A new version of Vulkan with new features means that some of those DX12 features now do have straightforward Vulkan equivalents, which means that DXVK can better support them and games like Halo Infinite might work a little better. Dynamic rendering sounds like it's one of those features.

I see where you're coming from, but no, dynamic rendering is nothing to do with that. It relates more dynamic usage (hence the name) of the default framebuffer for rendering output. In essence is allows a lot of framebuffer and renderpass setup to be simplified when interacting with Vulkan, for certain use cases.

Actually it's probably more useful for handling things like DX9 or OpenGL over Vulkan.

It's more than for _certain_ use cases and GL emulation. The dynamic rendering extension dispenses with framebuffers and render pass objects altogether, which have been a constant source of pain for developers. In truth, render passes are still _the_ optimal way for tile-based renderers, but dynamic rendering makes things much simpler for apps targeted at desktop.
Peak 26 Jan
Quoting: Guest
Quoting: Guest
Quoting: Guest
Quoting: PeakHopefully the dynamic rendering extension means we will finally be able to get Halo Infinite running.

Not sure what one has to do with the other?

Halo Infinite, being a flagship Microsoft product built on a new game engine, acts as sort of a tech demo for Microsoft to show off new features in DirectX12 Ultimate/Xbox Series consoles. In other words, they get deep in the DX12 API and use features most other games haven't adopted yet. Some of those more obscure, less used DX12 Ultimate features don't have trivial or straightforward analogs in the current version of Vulkan, which makes the game challenging to support flawlessly with DXVK.

A new version of Vulkan with new features means that some of those DX12 features now do have straightforward Vulkan equivalents, which means that DXVK can better support them and games like Halo Infinite might work a little better. Dynamic rendering sounds like it's one of those features.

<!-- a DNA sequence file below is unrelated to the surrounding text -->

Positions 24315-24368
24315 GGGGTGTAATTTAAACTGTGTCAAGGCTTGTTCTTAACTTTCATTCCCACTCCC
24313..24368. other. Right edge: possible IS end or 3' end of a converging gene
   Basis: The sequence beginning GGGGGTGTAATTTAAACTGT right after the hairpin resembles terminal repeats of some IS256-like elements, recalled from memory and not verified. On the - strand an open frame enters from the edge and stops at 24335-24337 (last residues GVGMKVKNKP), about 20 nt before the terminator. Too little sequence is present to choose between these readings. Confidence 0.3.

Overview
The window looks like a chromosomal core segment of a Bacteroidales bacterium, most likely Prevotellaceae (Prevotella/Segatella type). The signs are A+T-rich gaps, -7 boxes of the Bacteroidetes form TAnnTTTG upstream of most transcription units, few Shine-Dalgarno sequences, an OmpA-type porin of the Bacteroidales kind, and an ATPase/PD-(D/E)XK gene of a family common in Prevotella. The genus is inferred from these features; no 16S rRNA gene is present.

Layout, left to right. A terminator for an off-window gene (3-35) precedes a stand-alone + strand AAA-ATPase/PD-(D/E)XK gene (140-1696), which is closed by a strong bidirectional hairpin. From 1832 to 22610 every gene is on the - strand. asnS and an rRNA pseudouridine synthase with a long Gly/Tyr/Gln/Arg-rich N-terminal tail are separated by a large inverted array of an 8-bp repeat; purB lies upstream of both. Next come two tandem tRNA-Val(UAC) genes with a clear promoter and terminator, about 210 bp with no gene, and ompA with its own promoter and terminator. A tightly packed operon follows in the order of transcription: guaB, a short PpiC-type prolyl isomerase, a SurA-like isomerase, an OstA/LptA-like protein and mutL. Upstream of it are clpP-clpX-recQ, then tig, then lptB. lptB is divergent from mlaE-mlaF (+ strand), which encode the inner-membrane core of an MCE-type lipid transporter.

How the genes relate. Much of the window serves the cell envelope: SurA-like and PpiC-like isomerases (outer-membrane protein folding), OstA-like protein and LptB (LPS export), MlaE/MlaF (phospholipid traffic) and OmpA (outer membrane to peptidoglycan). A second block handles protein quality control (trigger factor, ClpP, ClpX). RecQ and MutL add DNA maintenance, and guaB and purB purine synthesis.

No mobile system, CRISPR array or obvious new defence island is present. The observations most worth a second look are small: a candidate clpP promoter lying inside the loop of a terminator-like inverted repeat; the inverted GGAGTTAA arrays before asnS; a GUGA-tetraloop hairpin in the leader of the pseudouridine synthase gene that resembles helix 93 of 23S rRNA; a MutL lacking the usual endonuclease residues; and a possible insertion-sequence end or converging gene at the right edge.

I see where you're coming from, but no, dynamic rendering is nothing to do with that. It relates more dynamic usage (hence the name) of the default framebuffer for rendering output. In essence is allows a lot of framebuffer and renderpass setup to be simplified when interacting with Vulkan, for certain use cases.

Actually it's probably more useful for handling things like DX9 or OpenGL over Vulkan.

Halo Infinite specifically uses DX12's dynamic rendering, which there is currently a draft to implement in dxvk
ShabbyX 26 Jan
Quoting: Guest
Quoting: ShabbyX
Quoting: Guest
Quoting: Guest
Quoting: Guest
Quoting: PeakHopefully the dynamic rendering extension means we will finally be able to get Halo Infinite running.

Not sure what one has to do with the other?

Halo Infinite, being a flagship Microsoft product built on a new game engine, acts as sort of a tech demo for Microsoft to show off new features in DirectX12 Ultimate/Xbox Series consoles. In other words, they get deep in the DX12 API and use features most other games haven't adopted yet. Some of those more obscure, less used DX12 Ultimate features don't have trivial or straightforward analogs in the current version of Vulkan, which makes the game challenging to support flawlessly with DXVK.

A new version of Vulkan with new features means that some of those DX12 features now do have straightforward Vulkan equivalents, which means that DXVK can better support them and games like Halo Infinite might work a little better. Dynamic rendering sounds like it's one of those features.

I see where you're coming from, but no, dynamic rendering is nothing to do with that. It relates more dynamic usage (hence the name) of the default framebuffer for rendering output. In essence is allows a lot of framebuffer and renderpass setup to be simplified when interacting with Vulkan, for certain use cases.

Actually it's probably more useful for handling things like DX9 or OpenGL over Vulkan.